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Polynomial Cunningham Chains

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arXiv
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Abstract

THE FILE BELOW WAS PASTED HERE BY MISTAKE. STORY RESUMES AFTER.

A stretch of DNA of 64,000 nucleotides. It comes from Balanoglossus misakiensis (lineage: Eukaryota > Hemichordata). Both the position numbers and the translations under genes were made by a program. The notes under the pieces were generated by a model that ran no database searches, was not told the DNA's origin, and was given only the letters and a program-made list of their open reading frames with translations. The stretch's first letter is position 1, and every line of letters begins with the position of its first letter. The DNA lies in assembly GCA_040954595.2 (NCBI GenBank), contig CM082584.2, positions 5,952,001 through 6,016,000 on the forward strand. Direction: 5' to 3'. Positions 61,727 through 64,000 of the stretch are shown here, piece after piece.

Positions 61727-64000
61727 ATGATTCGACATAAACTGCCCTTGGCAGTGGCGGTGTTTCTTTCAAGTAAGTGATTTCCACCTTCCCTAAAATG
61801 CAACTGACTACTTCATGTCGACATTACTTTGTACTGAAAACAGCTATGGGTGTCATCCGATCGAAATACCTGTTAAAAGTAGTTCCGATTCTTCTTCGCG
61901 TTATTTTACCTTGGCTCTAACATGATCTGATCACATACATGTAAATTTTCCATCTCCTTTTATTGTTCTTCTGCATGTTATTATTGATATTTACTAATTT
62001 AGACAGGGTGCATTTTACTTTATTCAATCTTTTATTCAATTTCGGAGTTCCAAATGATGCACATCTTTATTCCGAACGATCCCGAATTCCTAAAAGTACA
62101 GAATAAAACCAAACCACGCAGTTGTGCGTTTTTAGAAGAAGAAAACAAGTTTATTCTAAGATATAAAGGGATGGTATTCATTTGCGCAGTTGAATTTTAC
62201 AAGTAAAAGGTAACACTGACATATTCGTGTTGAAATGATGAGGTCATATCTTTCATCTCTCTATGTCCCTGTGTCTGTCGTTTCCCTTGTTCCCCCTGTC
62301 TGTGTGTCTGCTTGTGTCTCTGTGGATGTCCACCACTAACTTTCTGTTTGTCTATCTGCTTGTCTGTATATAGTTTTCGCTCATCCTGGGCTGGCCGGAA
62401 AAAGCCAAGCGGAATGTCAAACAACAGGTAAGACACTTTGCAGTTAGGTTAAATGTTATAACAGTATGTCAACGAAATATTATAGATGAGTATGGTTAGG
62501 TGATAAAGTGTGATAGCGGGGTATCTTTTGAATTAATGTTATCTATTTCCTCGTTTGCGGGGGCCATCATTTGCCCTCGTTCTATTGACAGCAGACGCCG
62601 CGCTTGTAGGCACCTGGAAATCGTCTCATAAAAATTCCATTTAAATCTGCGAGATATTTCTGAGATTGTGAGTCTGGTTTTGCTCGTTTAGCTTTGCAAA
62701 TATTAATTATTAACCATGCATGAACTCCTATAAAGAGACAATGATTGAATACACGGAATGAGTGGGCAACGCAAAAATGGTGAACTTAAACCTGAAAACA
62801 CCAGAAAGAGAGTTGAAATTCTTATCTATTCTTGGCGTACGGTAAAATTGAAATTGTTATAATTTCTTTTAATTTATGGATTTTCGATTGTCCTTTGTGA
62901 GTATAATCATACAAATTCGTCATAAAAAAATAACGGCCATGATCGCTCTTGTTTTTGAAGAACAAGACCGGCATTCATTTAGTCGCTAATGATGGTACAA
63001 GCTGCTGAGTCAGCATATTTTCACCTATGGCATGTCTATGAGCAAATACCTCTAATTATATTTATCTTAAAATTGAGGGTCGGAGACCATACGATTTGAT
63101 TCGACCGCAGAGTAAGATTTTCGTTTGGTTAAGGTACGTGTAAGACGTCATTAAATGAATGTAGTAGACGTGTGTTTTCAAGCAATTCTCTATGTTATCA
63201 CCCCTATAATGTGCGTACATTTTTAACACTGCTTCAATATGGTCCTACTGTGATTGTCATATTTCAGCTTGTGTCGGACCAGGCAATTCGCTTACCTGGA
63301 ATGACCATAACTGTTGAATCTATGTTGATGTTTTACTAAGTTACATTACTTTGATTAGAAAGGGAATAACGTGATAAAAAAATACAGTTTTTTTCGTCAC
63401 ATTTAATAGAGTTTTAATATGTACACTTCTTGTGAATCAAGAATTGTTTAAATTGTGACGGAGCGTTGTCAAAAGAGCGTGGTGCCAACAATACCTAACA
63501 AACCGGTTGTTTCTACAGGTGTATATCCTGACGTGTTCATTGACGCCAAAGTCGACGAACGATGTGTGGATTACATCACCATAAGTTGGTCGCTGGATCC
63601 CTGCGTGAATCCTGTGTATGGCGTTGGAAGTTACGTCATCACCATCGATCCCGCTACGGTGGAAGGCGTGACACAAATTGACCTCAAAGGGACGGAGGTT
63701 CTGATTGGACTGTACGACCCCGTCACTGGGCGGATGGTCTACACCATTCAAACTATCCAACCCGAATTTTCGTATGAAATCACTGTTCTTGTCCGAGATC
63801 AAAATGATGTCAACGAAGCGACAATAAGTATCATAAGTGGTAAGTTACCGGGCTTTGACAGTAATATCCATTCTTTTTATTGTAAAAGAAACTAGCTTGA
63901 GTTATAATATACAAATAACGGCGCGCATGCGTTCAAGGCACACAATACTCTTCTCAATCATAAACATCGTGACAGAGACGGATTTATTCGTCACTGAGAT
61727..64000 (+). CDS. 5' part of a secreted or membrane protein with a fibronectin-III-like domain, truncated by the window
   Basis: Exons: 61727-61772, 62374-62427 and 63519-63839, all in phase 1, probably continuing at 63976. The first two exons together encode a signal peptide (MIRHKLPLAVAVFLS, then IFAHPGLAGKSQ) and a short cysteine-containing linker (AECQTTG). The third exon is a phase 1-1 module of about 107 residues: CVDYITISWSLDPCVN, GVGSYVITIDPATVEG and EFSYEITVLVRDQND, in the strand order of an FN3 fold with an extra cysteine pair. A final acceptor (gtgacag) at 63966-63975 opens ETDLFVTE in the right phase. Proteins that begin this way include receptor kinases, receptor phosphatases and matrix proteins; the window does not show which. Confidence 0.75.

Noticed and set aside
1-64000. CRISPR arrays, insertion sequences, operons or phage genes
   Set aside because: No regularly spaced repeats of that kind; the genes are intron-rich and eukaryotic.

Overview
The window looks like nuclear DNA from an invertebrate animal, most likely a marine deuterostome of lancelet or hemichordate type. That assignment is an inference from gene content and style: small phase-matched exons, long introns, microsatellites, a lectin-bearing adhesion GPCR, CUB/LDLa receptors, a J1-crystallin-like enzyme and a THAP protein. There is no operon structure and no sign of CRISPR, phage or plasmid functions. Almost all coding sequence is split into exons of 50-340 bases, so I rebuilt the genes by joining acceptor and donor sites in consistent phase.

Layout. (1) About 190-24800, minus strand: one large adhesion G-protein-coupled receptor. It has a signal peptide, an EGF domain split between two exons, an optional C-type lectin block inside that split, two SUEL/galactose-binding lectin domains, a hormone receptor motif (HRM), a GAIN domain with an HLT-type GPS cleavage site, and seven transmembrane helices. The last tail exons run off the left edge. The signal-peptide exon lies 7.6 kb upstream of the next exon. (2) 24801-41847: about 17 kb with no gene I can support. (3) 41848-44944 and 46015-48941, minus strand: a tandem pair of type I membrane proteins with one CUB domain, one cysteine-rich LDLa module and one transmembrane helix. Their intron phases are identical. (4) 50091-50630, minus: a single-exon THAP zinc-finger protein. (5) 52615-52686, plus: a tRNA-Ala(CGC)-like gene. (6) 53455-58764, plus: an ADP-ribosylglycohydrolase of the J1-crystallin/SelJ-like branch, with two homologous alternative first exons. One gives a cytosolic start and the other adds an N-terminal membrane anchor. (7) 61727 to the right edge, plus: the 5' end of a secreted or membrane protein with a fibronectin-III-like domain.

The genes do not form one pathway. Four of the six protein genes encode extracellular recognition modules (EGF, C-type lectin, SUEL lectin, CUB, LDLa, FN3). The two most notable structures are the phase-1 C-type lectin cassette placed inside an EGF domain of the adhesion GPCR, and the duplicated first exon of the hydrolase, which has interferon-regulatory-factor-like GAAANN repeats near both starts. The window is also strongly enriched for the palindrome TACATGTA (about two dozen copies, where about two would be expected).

Let $\epsilon\in \{-1,1\}$. A sequence of prime numbers $p_1, p_2, p_3, ...$, such that $p_i=2p_{i-1}+\epsilon$ for all $i$, is called a {\it Cunningham chain} of the first or second kind, depending on whether $\epsilon =1$ or -1 respectively. If $k$ is the smallest positive integer such that $2p_k+\epsilon$ is composite, then we say the chain has length $k$. Although such chains are necessarily finite, it is conjectured that for every positive integer $k$, there are infinitely many Cunningham chains of length $k$. A sequence of polynomials $f_1(x), f_2(x), ...$, such that $f_i(x)\in \Z[x]$, $f_1(x)$ has positive leading coefficient, $f_i(x)$ is irreducible in $\Q[x]$, and $f_i(x)=xf_{i-1}(x)+\epsilon$ for all $i$, is defined to be a {\it polynomial Cunningham chain} of the first or second kind, depending on whether $\epsilon =1$ or -1 respectively. If $k$ is the least positive integer such that $f_{k+1}(x)$ is reducible over $\Q$, then we say the chain has length $k$. In this article, for chains of each kind, we explicitly give infinitely many polynomials $f_1(x)$, such that $f_{k+1}(x)$ is the only term in the sequence $\{f_i(x)\}_{i=1}^{\infty}$ that is reducible. As a first corollary, we deduce that there exist infinitely many polynomial Cunningham chains of length $k$ of both kinds, and as a second corollary, we have that, unlike the situation in the integers, there exist infinitely many polynomial Cunningham chains of infinite length of both kinds.

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